10.02.2017
Schriftgröße
3 Bewertung(en) Rating
Green electricity

Sweden sees red over Google and Ikea’s Green Goals

According to Bloomberg the quest to supply everything from data server halls, insurance companies to large furniture stores with green electricity has flooded the Nordic region with wind power and crashed a $100 million renewable-certificates market.

While that’s good for the environment and the image of companies from Google Inc. to  Ikea Group, the growth in renewable energy has been faster than Sweden and Norway expected. That’s pushed certificate prices down 45 percent this year, undermining the incentive to invest in new wind power projects. It’s a case of too much, too soon for the Swedish Energy Agency, the market regulator, which never really planned for expansion at this rate. Taking into account a typical wind turbine’s life of about 20 years, its preference was always for a major build-out by the end of next decade, just before state-owned utility Vattenfall AB starts to close six 1980s-era nuclear reactors. With renewable capacity needed to meet a 2020 target either already in place or under construction, every additional investment will just add to a surplus, according to Nena AS, an industry consultant in Oslo.

“It’s like watching a python dying from starvation after devouring a pig that is too large for it to digest”, said Fredrik Bodecker, chairman of Bodecker Partners AB, an energy markets adviser in Malmo, Sweden. By way of comparison, Germany had a total of 4,308 wind turbines with a nominal output of 46,247 MW at the end of 2015, while 865 power plants with 5,410 MW were installed in Sweden.

Power Glut

Sweden and Norway plan to add 28.4 terawatt-hours of renewable generation by 2020, or enough to meet 10 percent of their joint annual power demand. In the renewable-certificates market, green energy producers receive securities that suppliers must buy to match customer demand. The surge in capacity hasn’t been met by increases in consumption, hence the surplus and plunging prices.Google, which operates a data server hall in Finland, has signed at least six deals in the past two years to buy power at a fixed price directly from wind parks in Sweden and Norway. The company didn’t respond to a request for comment.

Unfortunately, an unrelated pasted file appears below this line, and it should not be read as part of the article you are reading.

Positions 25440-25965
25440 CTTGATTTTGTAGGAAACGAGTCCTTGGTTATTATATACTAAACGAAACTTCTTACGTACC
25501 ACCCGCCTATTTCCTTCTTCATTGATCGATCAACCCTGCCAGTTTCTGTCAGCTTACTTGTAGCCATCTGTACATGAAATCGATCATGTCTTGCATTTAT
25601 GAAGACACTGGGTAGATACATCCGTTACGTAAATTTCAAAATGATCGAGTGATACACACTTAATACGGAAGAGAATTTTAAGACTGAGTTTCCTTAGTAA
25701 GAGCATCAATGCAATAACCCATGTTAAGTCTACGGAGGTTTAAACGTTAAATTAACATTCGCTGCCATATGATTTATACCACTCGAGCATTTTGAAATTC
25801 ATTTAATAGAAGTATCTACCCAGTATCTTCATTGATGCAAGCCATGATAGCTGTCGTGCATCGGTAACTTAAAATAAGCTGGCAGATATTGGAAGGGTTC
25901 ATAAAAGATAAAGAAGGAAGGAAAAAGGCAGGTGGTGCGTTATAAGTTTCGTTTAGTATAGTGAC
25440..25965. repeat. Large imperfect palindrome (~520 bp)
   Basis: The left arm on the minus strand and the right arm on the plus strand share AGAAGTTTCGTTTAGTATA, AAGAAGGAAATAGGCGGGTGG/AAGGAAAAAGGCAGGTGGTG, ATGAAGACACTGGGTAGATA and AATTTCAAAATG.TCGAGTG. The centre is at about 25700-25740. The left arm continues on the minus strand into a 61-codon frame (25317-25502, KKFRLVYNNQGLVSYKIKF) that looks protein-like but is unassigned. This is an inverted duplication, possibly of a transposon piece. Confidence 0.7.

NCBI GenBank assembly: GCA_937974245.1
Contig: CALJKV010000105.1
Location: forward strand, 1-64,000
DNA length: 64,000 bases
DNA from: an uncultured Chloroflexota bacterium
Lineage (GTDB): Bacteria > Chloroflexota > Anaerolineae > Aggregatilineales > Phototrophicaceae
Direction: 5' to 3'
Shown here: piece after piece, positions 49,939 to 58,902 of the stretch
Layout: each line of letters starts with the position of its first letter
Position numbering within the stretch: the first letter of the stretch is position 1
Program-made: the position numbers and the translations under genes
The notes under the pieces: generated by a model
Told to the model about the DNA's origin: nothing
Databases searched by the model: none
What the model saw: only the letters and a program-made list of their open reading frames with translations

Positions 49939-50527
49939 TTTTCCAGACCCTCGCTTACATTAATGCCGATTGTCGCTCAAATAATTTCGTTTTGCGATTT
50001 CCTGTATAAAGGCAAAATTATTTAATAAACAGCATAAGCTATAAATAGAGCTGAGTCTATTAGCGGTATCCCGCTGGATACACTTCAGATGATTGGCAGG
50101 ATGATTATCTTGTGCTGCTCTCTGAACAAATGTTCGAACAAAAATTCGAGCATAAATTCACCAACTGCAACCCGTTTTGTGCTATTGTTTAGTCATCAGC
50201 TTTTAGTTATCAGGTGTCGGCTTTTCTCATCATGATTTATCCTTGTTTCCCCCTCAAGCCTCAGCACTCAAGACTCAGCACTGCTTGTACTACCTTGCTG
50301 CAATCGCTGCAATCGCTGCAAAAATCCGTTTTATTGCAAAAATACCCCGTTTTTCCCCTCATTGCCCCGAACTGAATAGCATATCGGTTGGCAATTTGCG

“There is just such an insane amount of wind power projects that should not really be built”, said Joachim Jernas, a senior analyst at Nena. “During 2016, decisions to build 7.1 terawatt-hours of wind power in Norway and Sweden were made.”

 - Ikea finally generates enough to supply its 20 department stores with green energy.
Ikea finally generates enough to supply its 20 department stores with green energy.
Foto: pixaby

Green Ikea

After spending an undisclosed sum on 46 wind-power plants in Sweden between 2011 and 2015, Ikea now generates enough to supply its 20 department stores with green electricity. There are no plans for further expansion in the Nordic region, according to Jonas Carlehed, a sustainability manager at the retailer. While Norway has decided to phase out its involvement in the certificate system by 2020, Sweden is extending its participation for 10 years and will add another 18 terawatt-hours of renewable generation by 2030. The additional capacity will further expand a regional glut as investors have pledged to build at least three new wind farms in Norway able to generate 3 terawatt-hours a year, according to Nena. A terawatt-hour can supply 200,000 homes for a year.
To slow down wind power development after 2020, the Swedish Energy Agency proposes to keep subsidy levels low until the end of the next decade by adjusting demand in the system, said Roger Ostberg, an analyst at the regulator. Such a plan could discourage investors seeking stable, long-term returns, according to Paul Stormoen, the managing director of OX2’s wind power development.
”It is not just something you can switch off and on, there is a long process behind every investment” Stormoen said.

Interview with Puneet Trehan, Materials Innovation Leader, IKEA

It can not be denied that consumer and industrial brands are increasingly critical to the dynamics of, and commercial opportunities within the bio-economy at large. To find out what drives Ikea’s bio-based strategy, how they overcome prominent challenges and how they expect to continue with bio-based activities, World Bio Markets (WBM) recently caught up with Puneet Trehan, Materials Innovation Leader at IKEA and one of the speakers at World Bio Markets 2017. Here's what he had to say.